The objects, features and advantages of the invention will become more apparent from the following detailed description, taken in conjunction with the accompanying drawings.
FIG. 1 is a flow diagram illustrating an embodiment of the invention.
DETAILED DESCRIPTION OF THE INVENTION
FIG. 2 is a flow diagram illustrating Comparative Example 1 described below.
The inventive process for producing hydrophobic silica fine powder involves pyrolyzing a silane compound (a halogenated silicon compound) to form a silicon dioxide fine powder (pyrogenic silica), then treating the pyrogenic silica in a fluidization vessel with a hydrophobizing agent, more specifically an organohalosilane.
The pyrogenic silica may be prepared by a known process using a halogenated silicon compound such as methyl-trichlorosilane. A silica powder having a BET specific surface area of 50 to 400 m2/g is desirable in terms of flowability and other characteristics.
After pyrogenic silica is prepared by a known method from a halogenated silicon compound, it is preferably agglomerated and halogen gases such as chlorine are separated off and removed. Thereafter, the agglomerated silica is hydrophobized in a fluidization vessel using an organohalosilane as the hydrophobizing agent and using also steam and an inert gas. In a preferred embodiment, the fluidization vessel is divided into a hydrophobizing section and a deacidifying section. Hydrophobization of the pyrogenic silica is carried out in the hydrophobizing section, followed by deacidification in the deacidifying section.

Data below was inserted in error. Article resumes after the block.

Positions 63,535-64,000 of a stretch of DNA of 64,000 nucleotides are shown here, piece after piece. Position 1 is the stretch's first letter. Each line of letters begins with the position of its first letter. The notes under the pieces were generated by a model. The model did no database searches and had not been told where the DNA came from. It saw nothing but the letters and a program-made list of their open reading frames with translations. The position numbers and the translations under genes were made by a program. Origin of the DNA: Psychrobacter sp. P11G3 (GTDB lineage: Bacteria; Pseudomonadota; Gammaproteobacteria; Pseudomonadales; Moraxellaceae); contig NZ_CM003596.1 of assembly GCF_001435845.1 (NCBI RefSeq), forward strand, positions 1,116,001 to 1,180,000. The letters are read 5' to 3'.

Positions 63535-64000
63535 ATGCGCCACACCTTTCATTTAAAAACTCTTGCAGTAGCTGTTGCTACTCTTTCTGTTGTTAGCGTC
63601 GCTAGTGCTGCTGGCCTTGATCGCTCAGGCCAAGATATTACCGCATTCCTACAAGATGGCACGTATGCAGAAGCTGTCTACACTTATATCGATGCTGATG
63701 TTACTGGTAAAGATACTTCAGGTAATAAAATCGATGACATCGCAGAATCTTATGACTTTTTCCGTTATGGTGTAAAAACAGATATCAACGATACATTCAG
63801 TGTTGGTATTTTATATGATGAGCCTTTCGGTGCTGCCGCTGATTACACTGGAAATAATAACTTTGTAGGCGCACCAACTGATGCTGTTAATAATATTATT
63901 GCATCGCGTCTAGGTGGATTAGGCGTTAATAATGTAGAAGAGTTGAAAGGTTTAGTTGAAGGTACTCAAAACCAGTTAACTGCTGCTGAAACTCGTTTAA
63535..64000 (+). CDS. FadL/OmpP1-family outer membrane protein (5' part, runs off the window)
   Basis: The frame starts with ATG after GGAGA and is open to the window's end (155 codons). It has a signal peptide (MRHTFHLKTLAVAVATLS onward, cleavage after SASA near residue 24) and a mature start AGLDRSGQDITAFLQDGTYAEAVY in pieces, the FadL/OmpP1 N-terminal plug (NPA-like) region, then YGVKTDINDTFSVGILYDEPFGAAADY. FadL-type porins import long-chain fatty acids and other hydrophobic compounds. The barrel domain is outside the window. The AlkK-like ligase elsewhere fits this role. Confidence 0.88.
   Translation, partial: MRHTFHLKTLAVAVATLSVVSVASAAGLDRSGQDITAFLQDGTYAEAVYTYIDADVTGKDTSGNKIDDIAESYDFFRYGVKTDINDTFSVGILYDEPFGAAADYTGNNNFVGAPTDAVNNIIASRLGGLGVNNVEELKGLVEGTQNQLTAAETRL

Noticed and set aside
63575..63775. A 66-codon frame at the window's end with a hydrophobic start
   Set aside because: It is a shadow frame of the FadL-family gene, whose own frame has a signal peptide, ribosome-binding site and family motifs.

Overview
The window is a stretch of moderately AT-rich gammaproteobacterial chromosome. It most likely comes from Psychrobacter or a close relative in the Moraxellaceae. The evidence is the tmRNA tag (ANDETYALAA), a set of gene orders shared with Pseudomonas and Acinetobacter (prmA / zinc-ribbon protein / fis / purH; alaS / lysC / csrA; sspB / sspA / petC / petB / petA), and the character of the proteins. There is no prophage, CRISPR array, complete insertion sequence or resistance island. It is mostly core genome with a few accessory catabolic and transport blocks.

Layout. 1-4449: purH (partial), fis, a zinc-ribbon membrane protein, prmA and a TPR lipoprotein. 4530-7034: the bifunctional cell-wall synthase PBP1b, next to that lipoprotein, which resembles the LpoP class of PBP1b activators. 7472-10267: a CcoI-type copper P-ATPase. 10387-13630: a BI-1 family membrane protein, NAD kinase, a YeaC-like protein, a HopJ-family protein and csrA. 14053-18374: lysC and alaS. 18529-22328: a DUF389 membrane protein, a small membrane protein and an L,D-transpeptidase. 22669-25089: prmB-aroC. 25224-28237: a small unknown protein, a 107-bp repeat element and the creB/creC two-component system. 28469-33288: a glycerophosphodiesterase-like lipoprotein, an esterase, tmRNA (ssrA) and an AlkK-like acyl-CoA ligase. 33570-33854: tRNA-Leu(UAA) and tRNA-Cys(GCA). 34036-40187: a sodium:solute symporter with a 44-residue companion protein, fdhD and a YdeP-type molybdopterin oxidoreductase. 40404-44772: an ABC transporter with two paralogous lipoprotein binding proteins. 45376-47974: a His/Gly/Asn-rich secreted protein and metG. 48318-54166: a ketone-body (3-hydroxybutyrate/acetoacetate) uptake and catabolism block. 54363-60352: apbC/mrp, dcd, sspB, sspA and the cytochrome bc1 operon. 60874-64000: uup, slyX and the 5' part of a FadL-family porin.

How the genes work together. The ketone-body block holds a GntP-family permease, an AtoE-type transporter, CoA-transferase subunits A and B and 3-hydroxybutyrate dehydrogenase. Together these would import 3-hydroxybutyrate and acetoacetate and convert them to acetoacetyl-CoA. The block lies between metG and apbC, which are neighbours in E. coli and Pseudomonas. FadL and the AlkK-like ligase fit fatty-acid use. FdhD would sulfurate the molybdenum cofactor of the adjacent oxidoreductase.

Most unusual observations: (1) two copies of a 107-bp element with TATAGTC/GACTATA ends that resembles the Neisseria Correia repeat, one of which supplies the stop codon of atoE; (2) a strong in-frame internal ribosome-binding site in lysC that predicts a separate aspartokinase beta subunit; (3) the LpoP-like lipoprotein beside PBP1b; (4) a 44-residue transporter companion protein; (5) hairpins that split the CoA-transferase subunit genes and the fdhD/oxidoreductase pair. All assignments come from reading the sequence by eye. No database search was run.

In the practice of the invention, a part of the hydrophobized silica fine powder which flies out of the fluidization vessel (including both the hydrophobizing section and the deacidifying section) is collected with a cyclone and bag filter held at temperatures within a range of 100 to 500° C. The collected powder is returned to the fluidization vessel, and in particular the deacidifying section. In the deacidifying section, adding 0.1 to 1 vol % of water to the fluidizing gas is preferable for promoting fluidization and deacidification.
In one preferred embodiment, production and recovery of hydrophobized silica fine powder is carried out as a continuous process within an apparatus that includes a pyrogenic silica-producing operation. However, this is not an essential feature of the invention.